The server is authenticated with a digital signature based on a DSA or RSA public-key algorithm. At the beginning of the connection, the server sends its public key to the client for validation.
Server authentication is done during Diffie-Hellman key exchange through a single public-key operation. When public-key authentication is used to authenticate the server, the first connection is very important. During the first connection the client will display a message similar to the following:
Host key for the host "alpha" not found from database. The fingerprint of the host public key is: "xicec-kahog-kyvih-fufib-nyzed-logum-pycuz-besug-galoh-gupah-pyxax" You can get a public key's fingerprint by running % ssh-keygen-g3 -F publickey.pub on the key file. Please select how you want to proceed. cancel) Cancel the connection. once) Proceed with the connection but do not save the key. save) Proceed with the connection and save the key for future use.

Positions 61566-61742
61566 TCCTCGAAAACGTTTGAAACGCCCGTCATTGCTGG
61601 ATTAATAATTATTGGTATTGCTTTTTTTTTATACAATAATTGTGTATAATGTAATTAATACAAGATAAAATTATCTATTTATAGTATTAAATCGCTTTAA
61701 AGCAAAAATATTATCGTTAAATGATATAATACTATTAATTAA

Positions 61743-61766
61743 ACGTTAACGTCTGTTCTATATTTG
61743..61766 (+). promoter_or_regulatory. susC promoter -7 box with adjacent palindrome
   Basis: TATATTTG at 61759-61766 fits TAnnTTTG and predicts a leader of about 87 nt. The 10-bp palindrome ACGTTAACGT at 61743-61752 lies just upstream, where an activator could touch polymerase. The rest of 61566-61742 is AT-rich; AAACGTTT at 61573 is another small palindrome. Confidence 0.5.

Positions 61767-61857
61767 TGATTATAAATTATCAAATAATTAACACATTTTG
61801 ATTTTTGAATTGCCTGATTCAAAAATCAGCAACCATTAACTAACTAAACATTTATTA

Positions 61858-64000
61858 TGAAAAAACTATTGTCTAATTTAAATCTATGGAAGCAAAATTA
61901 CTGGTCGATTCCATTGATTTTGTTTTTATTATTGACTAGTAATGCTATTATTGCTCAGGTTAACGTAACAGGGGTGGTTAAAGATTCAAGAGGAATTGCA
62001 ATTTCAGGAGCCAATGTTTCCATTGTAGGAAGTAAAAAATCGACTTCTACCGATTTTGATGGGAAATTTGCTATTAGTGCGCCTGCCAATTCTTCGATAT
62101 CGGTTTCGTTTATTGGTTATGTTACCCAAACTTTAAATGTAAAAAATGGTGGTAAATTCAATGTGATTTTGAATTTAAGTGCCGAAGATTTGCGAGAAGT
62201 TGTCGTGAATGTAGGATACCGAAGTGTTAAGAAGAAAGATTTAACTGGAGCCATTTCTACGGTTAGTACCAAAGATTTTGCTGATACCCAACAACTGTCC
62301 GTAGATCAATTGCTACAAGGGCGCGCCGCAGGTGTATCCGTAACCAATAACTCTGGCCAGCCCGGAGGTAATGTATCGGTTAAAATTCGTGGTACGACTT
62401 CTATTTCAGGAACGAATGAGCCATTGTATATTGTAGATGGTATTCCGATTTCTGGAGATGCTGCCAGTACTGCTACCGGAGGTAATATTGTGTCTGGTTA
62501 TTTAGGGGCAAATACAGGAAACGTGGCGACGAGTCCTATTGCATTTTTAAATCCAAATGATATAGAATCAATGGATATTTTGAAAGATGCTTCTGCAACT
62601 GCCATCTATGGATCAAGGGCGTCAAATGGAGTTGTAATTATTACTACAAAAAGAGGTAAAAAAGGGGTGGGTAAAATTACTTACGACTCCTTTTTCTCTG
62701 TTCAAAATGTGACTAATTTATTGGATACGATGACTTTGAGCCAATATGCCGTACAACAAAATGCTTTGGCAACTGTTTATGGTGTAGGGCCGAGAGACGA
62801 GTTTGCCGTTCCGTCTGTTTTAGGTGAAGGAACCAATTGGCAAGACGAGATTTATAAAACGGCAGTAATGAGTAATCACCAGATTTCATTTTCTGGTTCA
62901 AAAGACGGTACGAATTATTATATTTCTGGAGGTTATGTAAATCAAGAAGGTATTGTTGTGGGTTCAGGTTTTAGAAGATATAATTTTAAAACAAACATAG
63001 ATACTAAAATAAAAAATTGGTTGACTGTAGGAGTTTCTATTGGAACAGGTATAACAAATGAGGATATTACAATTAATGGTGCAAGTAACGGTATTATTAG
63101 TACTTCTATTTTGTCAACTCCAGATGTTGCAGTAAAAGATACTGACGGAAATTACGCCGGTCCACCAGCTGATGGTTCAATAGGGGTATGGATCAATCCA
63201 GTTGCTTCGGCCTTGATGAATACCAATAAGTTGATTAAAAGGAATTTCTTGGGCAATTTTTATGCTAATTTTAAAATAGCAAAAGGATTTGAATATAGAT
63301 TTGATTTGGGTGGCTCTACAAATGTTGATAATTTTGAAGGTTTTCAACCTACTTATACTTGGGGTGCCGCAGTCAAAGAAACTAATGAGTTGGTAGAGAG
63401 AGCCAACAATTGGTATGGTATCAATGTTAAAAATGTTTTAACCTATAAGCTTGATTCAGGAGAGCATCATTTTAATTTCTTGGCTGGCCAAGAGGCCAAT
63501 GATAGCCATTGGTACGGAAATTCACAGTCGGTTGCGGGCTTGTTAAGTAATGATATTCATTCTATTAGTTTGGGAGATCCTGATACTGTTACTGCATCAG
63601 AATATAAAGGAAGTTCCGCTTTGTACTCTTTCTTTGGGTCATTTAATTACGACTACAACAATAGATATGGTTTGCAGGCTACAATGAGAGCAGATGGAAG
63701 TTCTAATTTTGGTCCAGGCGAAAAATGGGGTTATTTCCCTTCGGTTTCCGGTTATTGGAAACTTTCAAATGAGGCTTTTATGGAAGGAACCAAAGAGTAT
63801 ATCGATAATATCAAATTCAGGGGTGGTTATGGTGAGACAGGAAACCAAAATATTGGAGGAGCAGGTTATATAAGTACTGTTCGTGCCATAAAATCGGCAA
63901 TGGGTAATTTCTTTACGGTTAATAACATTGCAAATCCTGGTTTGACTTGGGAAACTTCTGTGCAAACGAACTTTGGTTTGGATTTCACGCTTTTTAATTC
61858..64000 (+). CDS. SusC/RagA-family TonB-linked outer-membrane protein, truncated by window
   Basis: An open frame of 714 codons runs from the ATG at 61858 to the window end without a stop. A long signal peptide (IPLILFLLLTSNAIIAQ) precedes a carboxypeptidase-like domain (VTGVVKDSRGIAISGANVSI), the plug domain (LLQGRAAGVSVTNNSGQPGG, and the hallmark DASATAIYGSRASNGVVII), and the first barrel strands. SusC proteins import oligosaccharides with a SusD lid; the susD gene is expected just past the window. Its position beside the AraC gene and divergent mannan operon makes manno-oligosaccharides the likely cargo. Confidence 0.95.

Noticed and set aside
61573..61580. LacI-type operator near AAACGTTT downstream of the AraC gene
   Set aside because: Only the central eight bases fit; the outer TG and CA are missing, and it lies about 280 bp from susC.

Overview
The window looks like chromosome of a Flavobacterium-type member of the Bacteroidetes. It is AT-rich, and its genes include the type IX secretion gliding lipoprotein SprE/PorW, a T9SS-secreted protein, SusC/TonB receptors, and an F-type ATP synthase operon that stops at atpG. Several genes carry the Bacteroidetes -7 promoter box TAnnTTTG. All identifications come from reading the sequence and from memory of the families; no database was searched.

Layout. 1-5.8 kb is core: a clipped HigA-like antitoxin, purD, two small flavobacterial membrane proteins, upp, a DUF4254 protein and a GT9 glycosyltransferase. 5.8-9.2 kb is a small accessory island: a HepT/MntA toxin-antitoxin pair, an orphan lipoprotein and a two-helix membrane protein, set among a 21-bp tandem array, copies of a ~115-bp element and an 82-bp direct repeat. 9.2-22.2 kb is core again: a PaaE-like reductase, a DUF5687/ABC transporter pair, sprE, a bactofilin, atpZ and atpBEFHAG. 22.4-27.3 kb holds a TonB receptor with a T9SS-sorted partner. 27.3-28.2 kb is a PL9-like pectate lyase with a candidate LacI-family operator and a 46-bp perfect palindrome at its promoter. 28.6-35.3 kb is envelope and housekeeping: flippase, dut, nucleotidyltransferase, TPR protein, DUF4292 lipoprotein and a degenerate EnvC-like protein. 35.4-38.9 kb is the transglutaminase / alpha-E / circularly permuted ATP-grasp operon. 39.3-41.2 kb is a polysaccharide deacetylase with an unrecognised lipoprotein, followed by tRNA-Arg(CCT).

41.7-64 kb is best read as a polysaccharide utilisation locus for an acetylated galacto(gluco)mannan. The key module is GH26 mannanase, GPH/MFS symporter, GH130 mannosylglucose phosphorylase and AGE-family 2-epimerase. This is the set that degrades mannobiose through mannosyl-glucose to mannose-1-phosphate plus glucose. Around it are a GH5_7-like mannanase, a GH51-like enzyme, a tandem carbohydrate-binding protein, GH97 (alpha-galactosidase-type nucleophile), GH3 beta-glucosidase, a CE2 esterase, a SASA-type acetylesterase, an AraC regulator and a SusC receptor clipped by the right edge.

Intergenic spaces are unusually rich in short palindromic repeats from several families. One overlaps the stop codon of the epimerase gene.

Never save a host public key without verifying its authenticity!
To help you to verify the identity of the server host, the message displays a fingerprint of the host's public key. The fingerprint is represented using the SSH Babble format, and it consists of a pronounceable series of five lowercase letters separated by dashes.
Verify the validity of the fingerprint, for example by contacting the administrator of the remote host computer (preferably by telephone) and asking the administrator to verify that the key fingerprint is correct. If the fingerprint is not verified, it is possible that the server you are connecting to is not the intended one (this is known as a man-in-the-middle attack).
After verifying the fingerprint, it is safe to continue connecting. Relevant information about the server public key will then be stored on the client-side machine. With SSH Tectia client on z/OS, it is stored in the user's
$HOME/.ssh2/hostkeys USS directory.